The taste of life in the ghetto. Children’s kitchen – Leszno 11
We invite you to read another article by Agnieszka Witkowska-Krych’s in a series entitled „From life in the ghetto”, in which the author writes about such issues as problems with feeding the residents of the ghetto, the activity of meal points that were organised on an ad hoc basis for its starving residents as well as kitchens dedicated to children and infants, Transferstelle.
The author talks about the buildings of Courts that served as trafficking points for food smugglers, Janusz Korczak’s efforts to obtain help for the Main House of Shelter, the so-called house committees, about people and institutions which had to face a nearly impossible task of feeding and saving people from starving to death. The articles are published on our website every week. We invite you to read these uneasy accounts, based on diverse and solid sources.
Bogdan (Dawid) Wojdowski was born in Warsaw and placed in the ghetto as a teenager. This is how he portrays the hunger that accompanied the life of the residents of the closed district, in a dramatic novel entitled Bread for the Departed, based on facts and his own experiences: „The first days of hunger are the worst, then, it becomes bearable. First comes the weariness, your arms and legs feel heavy, each word becomes a painful noise ringing in the ears. The colours do not bring joy to the eyes, the light hurts them. (…) You feel a constant thirst, chapped lips dry out. The jaws clench of their own accord and you feel a pain behind the ears at the sight of a tin spoon abandoned on a table. Then, thoughts about food start; terrible, exhausting daydreams. The stomach works like syphon. A simple thought about a piece of swede is enough and suddenly your teeth tear apart stringy pulp with a crunch, and the juice resembling black turnip, milder and sweetish in taste, flows down your throat and wets the swollen tongue, leaving a tart residue in the mouth. (…) The thought separates itself from swede and floats high above. – When will they bring the bread?” (1971, pp. 24-25).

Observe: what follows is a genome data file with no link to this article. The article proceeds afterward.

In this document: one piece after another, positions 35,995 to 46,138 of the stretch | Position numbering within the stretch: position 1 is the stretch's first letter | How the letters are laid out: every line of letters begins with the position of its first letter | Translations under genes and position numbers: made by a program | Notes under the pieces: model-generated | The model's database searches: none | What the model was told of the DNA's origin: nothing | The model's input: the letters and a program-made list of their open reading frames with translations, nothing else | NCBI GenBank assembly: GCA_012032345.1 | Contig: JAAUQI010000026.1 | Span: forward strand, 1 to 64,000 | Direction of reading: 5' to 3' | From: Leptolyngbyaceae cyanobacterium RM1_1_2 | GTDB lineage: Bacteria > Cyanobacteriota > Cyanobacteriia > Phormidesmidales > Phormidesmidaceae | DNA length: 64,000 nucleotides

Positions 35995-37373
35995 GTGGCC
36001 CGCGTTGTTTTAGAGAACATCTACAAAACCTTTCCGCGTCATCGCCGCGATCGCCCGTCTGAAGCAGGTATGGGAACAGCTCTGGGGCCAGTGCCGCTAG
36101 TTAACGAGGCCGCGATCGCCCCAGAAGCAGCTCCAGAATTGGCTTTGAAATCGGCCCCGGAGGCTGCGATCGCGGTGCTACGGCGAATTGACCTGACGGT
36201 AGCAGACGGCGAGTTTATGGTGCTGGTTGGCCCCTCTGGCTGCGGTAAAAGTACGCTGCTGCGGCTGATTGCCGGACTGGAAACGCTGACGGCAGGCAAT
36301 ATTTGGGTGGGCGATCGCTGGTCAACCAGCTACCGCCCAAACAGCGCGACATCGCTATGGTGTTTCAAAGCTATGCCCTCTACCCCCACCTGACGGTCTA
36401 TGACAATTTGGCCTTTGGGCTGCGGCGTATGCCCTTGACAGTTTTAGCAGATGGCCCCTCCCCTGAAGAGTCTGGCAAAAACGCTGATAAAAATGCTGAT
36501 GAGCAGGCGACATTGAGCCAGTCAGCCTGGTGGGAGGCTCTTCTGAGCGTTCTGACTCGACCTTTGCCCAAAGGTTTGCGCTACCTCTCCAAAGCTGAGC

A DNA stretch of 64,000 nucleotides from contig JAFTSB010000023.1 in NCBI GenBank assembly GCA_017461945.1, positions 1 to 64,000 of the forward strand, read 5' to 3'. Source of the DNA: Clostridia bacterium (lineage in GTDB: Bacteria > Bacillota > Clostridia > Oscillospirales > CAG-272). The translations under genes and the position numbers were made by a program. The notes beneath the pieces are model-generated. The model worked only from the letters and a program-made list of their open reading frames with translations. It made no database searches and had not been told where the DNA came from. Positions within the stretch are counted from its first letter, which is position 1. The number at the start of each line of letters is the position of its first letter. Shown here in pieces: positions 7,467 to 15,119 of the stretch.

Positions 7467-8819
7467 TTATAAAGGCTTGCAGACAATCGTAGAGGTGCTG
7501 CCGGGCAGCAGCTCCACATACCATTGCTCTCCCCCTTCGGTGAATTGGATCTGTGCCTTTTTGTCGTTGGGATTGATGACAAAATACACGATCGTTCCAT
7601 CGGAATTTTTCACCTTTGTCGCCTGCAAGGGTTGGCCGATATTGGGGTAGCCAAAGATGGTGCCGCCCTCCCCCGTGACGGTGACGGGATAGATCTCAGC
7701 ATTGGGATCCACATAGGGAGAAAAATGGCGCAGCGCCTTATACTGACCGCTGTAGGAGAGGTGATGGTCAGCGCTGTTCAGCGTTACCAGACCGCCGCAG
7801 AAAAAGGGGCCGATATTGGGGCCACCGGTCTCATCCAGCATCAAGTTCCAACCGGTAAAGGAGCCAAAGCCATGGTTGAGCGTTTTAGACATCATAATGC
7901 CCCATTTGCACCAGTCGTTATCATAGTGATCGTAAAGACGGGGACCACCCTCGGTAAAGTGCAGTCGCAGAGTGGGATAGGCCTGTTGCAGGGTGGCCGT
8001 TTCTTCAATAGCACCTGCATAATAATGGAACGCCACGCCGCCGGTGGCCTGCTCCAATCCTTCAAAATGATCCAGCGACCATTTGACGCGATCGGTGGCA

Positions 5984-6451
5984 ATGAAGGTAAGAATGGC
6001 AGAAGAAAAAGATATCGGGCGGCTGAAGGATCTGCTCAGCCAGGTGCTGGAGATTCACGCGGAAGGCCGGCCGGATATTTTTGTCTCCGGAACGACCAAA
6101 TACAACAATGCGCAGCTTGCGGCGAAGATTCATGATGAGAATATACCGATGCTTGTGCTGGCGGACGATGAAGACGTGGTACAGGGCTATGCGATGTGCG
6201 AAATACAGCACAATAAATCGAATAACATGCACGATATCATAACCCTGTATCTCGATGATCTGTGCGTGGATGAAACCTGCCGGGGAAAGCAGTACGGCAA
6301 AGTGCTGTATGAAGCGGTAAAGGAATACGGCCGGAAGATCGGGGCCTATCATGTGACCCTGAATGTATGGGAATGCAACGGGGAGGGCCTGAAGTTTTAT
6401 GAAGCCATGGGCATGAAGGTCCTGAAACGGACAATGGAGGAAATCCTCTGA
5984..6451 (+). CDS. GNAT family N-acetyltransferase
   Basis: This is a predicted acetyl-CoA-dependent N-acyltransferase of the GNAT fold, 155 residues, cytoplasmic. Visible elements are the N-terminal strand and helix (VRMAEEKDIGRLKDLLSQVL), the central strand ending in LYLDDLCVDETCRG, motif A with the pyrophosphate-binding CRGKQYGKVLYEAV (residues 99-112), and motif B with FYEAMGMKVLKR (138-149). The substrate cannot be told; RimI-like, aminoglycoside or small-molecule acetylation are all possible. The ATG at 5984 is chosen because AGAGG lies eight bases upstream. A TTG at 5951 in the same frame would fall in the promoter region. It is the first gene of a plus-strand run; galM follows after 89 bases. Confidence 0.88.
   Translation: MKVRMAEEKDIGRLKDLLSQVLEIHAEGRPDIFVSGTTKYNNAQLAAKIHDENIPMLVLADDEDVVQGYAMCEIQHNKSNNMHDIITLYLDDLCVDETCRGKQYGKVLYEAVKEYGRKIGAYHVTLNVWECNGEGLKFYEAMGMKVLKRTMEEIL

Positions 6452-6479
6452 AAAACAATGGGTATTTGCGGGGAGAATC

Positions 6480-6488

Bread – the object of desire of dozens, hundreds of thousands of people crammed in a small, designated area of the so-called North District. People, the vast majority of whom died of hunger, illness, exhaustion, during displacement actions, and in the death camp in Treblinka. Food: in the ghetto, next to people who were craving bread and dreamed about swede, there were those who ate at café L’Ourse, and Jewish Newspaper informed on 1 August 1941 that the kitchen at 11 Leszno Street „will distribute 50 grammes of candy for adults and additionally for children„. This does not change, however, the general picture of the place in which acquiring food was a matter of great importance – necessary for but not a guarantee of survival.
Prof. Konrad Zieliński, Head of Scientific and Research Department at the Warsaw Ghetto Museum.
Children’s kitchen – Leszno 11
When talking about the ad hoc feeding points for the starving residents of the Warsaw Ghetto, it is worth highlighting that there were also kitchens especially dedicated to children. In addition to their basic task, i.e. feeding the youngest ones, the establishments also had to fulfil additional childcare functions, including strictly educational activities. The children’s kitchens that operated in the capital’s closed quarter conducted educational or supplementary education activities, although, they were obviously irregular and not always conforming with the pre-war curriculum. People’s kitchens gave Jewish children that had no access to systematic school education an opportunity to take part in general development classes organised especially with them in mind, even if only for a couple of hours a day.